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Israel country brief

Overview

Australia and Israel share a close relationship with significant people-to-people and commercial links. Australia established diplomatic relations with Israel in 1949. The Australian Embassy in Tel Aviv, and the Israeli Embassy in Canberra, were both opened in that year.

Political overview

The State of Israel is a robust parliamentary democracy. The Knesset (parliament) is made up of 120 members elected every four years on the basis of proportional representation. The Prime Minister is a member of the Knesset, although Ministers need not be. The President is the Head of State, a largely ceremonial role, and is elected by a secret Knesset vote for a single seven-year term.

The current Israeli Government is led by Prime Minister Netanyahu. Netanyahu’s Likud party heads a coalition of parties (Yesh Atid, Jewish Home and Hatnuah) after the January 2013 elections.

Bilateral relations

Australia has a warm and close relationship with Israel, which is supported strongly by Australia’s active Jewish community. The relationship has a strong historical dimension, dating back to the First World War when Australian forces fought in the region, including in modern-day Israel, alongside their Allied Counterparts against the Ottomans. Australia was the first country to vote in favour of the 1947 UN partition resolution.

Australia and Israel have a healthy commercial relationship with two-way trade worth $919 million (2013). Our major merchandise export to Israel is coal ($63 million) followed by live animals  ($56 million) and aluminium ($19 million). There are opportunities for Australian companies to take greater advantage of Israel’s knowledge-based technologically advanced economy – particularly in areas of biotechnology, ICT, education and training. Investment is also growing. We encourage Israeli companies to view Australia as a regional base and as a supplier of sophisticated goods and services.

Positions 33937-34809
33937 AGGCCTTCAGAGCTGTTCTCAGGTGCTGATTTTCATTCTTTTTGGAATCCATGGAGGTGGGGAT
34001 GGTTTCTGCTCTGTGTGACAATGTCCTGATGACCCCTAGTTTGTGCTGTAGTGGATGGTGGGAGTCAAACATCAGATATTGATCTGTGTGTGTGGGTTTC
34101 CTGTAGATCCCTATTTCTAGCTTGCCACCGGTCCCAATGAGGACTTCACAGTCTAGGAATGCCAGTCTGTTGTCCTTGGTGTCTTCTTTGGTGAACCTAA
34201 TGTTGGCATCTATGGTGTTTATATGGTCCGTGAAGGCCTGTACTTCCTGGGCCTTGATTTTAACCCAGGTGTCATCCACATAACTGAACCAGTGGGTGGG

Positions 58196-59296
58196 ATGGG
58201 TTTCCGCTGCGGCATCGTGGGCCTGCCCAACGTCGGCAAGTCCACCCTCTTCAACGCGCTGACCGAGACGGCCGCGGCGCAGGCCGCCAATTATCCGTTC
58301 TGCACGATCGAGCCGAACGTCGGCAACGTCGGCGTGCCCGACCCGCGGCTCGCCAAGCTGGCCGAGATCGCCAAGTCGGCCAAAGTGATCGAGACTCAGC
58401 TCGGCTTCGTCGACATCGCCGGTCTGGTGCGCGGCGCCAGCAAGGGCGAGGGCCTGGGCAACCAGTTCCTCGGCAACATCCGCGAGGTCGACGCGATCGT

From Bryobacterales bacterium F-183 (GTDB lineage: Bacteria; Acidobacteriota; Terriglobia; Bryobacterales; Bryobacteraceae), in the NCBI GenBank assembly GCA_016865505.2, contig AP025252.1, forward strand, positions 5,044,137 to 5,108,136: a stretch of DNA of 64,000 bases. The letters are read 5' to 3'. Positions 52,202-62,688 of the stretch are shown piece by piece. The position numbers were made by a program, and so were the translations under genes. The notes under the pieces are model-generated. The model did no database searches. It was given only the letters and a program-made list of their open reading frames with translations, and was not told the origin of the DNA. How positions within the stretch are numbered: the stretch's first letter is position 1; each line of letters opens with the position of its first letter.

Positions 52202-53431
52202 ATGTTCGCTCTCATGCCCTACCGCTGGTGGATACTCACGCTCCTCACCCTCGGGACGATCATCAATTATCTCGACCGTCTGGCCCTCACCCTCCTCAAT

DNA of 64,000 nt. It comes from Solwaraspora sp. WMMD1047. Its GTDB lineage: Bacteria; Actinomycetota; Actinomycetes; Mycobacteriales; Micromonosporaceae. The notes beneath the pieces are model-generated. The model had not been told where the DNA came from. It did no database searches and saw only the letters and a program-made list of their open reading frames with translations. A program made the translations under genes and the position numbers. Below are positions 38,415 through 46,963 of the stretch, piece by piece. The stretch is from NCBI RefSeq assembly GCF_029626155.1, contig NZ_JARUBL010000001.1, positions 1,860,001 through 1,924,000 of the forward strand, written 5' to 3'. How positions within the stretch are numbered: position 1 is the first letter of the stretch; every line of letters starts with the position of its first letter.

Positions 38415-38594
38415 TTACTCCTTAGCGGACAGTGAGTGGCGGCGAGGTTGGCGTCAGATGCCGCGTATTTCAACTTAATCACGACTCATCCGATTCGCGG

People to people links

Australia’s relations with Israel are underpinned by a vibrant Australia-Jewish community, which numbers about 90,000. There are 9,229 Israel-born people living in Australia, an increase of 18.5 per cent from 2006 (2011 census). People born in Israel mostly live in Victoria (44 per cent) and NSW (36.6 per cent). It was recently estimated that Australia has the highest number of Holocaust survivors per capita in the Jewish Diaspora.

Economic overview

Israel has a technologically advanced market economy with substantial, though diminishing, government participation. It depends on imports of crude oil, grains and other raw materials. Despite limited natural resources, Israel has intensively developed its agricultural and industrial sectors over the past 20 years. Israel imports substantial quantities of grain, but is largely self-sufficient in other agricultural products.

High-tech exports fuelled Israel’s high economic growth in the 1990s, reaching a high of 7.4 per cent in 2000 before slowing in subsequent years. In the last five years the economy has grown steadily, and continuing strong foreign investment, tax revenue, and private consumption levels have helped the economy recover quickly from shocks such as the conflict with Hizballah in 2006. Recent forecasts estimate that the Israeli economy will grow between 3-3.5 per cent year-on-year in the next two years (2014,2015). GDP growth was 3.3 per cent in 2013.